LAS VEGAS, CES 2012 – For Greg Kostello, an amiable ex-Apple and NeXT software developer with a goofily winning smile, there’s an intimacy and immediacy in a smaller audience. It’s something Greg discovered first as a kid showing his latest home movie neighborhood blockbuster in a small garage crammed with kids. It’s a lesson that deepened giving personal software demos at NeXT in a small office close to Steve Jobs himself. And it’s something that Greg is now trying to impart to the YouTube Generation with his new video sharing site, Givit.
The thing about online video, according to Kostello, is that it’s inherently a spectacle. You shoot a video and upload it to a service like YouTube or Vimeo, where it can be viewed, commented upon and discovered by millions of users. It defaults to public sharing, and while you can make videos private, the process is convoluted: a site like YouTube is making its money off of ad impressions, and so they want each video to be watchable by as many people as possible.
But that’s weird. Most video is actually only meant to be viewed by an extremely small audience. For example, if you take a video of your toddler taking some of his first steps across the living room, you probably only want to send it to a handful of friends and family members. You don’t want millions of people watching it, calling your kid ugly or criticising your choice of wallpaper.
Enter Givit. Something like a Dropbox for video, Givit is a video sharing service that defaults to private, allowing you to share videos from your iPhone, iPad or Mac to a small, hand-picked audience of the people you want to see the video. No matter what platform you’re on, you can quickly store your video in your free 2GB Givit dropbox, add recipients and share it with your friends and family, who can then respond in kind with videos of their own.
For Kostello, this site is the culmination of a lifetime learning lessons about the joys and rewards of a small, personally engaged audience. And Apple founder Steve Jobs himself inadvertently helped inspire the germ of the idea that would eventually become Givit.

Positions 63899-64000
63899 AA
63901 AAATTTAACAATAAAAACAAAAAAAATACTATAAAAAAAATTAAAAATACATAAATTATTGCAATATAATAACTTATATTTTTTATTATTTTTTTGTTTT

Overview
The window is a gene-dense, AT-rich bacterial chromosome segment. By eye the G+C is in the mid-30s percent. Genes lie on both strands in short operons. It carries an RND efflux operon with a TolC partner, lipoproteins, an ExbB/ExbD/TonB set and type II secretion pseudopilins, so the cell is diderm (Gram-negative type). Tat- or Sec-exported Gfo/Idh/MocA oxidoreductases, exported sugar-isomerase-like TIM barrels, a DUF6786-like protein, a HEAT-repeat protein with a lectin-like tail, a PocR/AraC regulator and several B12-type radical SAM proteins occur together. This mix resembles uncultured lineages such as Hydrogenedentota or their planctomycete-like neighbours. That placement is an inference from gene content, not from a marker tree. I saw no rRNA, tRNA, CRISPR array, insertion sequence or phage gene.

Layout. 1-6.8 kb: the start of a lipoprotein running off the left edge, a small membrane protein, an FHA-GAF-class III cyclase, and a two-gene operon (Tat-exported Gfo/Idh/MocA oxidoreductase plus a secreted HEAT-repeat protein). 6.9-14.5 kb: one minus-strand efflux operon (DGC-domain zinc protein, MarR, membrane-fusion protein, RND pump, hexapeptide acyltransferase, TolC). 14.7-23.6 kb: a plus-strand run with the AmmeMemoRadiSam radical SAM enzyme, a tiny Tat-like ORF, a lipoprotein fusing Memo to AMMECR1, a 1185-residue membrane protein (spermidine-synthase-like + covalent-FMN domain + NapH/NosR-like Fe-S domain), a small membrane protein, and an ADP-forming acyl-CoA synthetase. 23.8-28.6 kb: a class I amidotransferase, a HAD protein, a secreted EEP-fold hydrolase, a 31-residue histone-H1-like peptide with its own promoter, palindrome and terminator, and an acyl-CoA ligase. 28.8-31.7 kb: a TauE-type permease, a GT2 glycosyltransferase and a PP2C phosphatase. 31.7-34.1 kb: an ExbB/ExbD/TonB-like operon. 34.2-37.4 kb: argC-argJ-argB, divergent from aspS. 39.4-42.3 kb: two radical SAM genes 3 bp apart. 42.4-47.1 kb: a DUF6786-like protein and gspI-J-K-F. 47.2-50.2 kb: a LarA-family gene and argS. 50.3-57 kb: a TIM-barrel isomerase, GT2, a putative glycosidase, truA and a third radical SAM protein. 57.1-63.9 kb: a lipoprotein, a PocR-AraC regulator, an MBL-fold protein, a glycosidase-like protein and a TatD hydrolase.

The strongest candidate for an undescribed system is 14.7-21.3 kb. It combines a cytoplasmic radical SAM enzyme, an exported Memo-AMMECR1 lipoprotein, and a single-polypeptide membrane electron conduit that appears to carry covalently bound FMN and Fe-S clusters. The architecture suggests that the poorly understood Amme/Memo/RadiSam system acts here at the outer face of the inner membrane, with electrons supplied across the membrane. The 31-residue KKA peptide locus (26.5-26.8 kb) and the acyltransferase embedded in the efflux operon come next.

Kostello first learned about the importance of a small, engaged audience as a kid who became obsessed with the idea of making home movies. After begging his parents for months for a camera, they finally bought him an old 8mm handheld at a yard sale, and soon Greg had half the kids in the neighborhood starring in his own 8mm epics. Collecting his friends and family in the garage and projecting his finished movies on the wall, Greg was able to appreciate firsthand how his efforts and imagination delighted and inspired the people closest to him.
But it was Kostello’s time at NeXT in the early 90’s that really opened his eyes to the rewards of an intimate audience. After working at Apple for a time on MacWrite, Kostello jumped ship to NeXT in 1993, where he worked creating the original Pages. Unlike the program that still resides in Apple’s iWork suite, Pages was a revolutionary WYSIWYG web editor — half desktop publishing app, half word processor — that featured CSS-like stylesheets years before they became popular.
During his time at NeXT creating the original Pages, Steve Jobs would often come into his office and peer over Greg’s shoulder, pointing out things he liked and things he thought needed changing in the program. The end result? A program that even the notoriously demanding Steve Jobs himself could be proud of enough that even today, Apple still uses the name.
Givit isn’t just another online video sharing site. It’s another part of Steve’s legacy, proving that it’s the personal experience, the way computers can bring us intimately together, that’s really the grand point of all the computers and gadgets in our life. And Kostello says he’s more proud of it than his best work at Apple and NeXT.